Is this Related to iOS 6?The timing of the initial not provided jump coincides with the return of some referrers for iOS 6 devices, but this appears to be only one piece of the puzzle. As we've noted in previous posts, until the very end of July, no referrer information at all was being passed for around 75% of Google organic searches conducted on iOS 6 devices. Without the referrer, those clicks were viewed as direct site visits by web analytics, rather than organic searches. This had the effect of hiding about 14% of Google organic searches in Q2. RKG's latest data suggests that referrers are now missing for only around 40% of iOS 6 Google searches. That translates to about 6-7% more Google organic searches being accurately identified as such. But, since iOS 6 defaults to secure search, the return of those visits should be adding to the not provided bucket. Looking at a daily view of not provided share, we can clearly see when the iOS 6 clicks make their return:
Looking beyond the intra-week usage patterns, there was a one time spike in iOS 6 share of Google organic visits at the very end of July. Since then, iOS 6 share has been stable, if not trailing off a bit as more users make the move to iOS 7, ahead of its official release date next week.
Google "Racing to Encrypt"Three months after it helped to break the NSA surveillance story by publishing the documents Edward Snowden leaked on the PRISM program, the Washington Post asserted last week that:
Google is racing to encrypt the torrents of information that flow among its data centers around the world in a bid to thwart snooping by the NSA and the intelligence agencies of foreign governments...The story, written by Craig Timberg, is somewhat vague on the timing of the changes. It notes that the "encryption initiative" was approved last year and, but accelerated in June. The article later adds that, "the project is expected to be completed soon, months ahead of the original schedule." Although imprecise, that picture fits pretty well with what we are seeing with not provided searches. I should note that Timberg doesn't offer a clear mechanism by which more search queries would become not provided to websites under Google's new initiative, but rather he focuses on Google increasing encryption on the communications between its own servers. Still, the data suggest that in tandem with its internal overhaul, Google is pushing more users to secure search, regardless of their browser version or logged in status.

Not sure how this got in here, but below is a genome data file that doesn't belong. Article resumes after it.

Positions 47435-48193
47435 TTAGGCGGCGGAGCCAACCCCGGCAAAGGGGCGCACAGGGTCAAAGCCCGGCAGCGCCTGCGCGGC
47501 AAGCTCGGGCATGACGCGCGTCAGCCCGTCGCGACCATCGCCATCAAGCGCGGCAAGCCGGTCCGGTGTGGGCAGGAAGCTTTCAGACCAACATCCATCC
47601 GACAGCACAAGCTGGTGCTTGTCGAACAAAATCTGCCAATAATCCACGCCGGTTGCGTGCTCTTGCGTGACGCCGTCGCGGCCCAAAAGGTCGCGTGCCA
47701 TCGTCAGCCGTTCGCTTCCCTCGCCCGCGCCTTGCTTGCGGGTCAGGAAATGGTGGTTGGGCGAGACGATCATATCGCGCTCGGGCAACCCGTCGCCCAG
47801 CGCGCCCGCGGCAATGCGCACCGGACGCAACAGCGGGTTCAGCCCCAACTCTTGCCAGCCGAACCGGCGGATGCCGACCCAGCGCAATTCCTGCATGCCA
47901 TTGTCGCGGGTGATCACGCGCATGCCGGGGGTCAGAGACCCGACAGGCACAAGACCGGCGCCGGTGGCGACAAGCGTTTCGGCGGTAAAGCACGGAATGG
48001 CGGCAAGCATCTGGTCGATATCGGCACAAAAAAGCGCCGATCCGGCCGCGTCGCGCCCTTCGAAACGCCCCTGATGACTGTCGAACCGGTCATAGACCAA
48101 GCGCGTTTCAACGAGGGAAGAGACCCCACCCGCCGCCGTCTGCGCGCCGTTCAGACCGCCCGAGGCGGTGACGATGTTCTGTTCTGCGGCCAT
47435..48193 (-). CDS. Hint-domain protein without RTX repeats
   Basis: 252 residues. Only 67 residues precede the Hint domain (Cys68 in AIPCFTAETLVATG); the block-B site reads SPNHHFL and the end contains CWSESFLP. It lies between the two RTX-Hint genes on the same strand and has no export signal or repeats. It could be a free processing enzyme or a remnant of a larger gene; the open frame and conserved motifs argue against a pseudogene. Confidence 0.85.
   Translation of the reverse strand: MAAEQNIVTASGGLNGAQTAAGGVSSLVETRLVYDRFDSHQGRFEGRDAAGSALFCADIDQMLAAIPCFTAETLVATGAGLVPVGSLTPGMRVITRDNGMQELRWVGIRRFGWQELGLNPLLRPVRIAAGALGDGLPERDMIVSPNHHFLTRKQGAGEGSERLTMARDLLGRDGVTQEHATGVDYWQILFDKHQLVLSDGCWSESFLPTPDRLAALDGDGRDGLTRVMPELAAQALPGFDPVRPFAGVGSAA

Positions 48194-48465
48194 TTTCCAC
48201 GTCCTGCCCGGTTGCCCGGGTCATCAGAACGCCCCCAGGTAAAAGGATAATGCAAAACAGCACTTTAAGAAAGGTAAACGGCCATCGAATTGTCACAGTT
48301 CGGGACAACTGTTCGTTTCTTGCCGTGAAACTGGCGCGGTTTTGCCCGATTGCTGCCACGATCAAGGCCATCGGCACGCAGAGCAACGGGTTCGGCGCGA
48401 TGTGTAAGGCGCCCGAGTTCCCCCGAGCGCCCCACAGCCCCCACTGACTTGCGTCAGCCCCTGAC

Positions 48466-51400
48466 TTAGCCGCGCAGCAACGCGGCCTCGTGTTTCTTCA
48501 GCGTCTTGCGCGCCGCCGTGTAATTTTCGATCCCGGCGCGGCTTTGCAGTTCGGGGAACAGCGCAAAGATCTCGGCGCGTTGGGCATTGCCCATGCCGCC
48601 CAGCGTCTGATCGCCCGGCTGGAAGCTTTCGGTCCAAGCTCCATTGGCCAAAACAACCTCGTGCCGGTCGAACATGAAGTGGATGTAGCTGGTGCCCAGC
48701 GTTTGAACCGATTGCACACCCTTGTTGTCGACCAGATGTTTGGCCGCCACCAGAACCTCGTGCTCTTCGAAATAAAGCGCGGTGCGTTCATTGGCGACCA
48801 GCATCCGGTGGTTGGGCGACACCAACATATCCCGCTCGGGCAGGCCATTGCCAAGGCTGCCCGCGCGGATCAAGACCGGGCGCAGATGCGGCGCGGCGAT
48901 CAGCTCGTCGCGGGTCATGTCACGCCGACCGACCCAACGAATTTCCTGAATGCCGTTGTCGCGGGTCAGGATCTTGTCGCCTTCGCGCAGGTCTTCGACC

Not Provided by Browser VersionLooking at Google organic search data by browser version, we see that the percentage of not provided queries has risen much faster from early July to early September for some browsers:
Less Query Data, Less Representative DataThe flip side to all of this is the question: Where are the queries that are still being passed via referrer coming from? It's anecdotal, but I can't seem to conduct a Google search that does pass the query regardless of my browser, device, or whether I am logged in. Going back to the chart above, it is interesting to see that there are a number of browsers where not provided share is still close to zero. Among the most popular browsers, these cases are almost all older Safari or iOS versions. This raises the obvious question of how representative the remaining search query data is. Taking a look at the share of Google organic traffic overall and the share of Google searches that do provide the organic search query, there is a clear contrast:
Safari 5.1 is generating just 3% of Google organic visits overall, but it represents 12% of visits that pass the search query. Chrome 29 accounts for 28% of total visits, but just 8% of those that include the query. We know that user behavior can differ significantly by device or even browser version, so trying to extrapolate the remaining referrer-based search query data to the larger picture could very easily be leading to a skewed perspective on Google organic performance.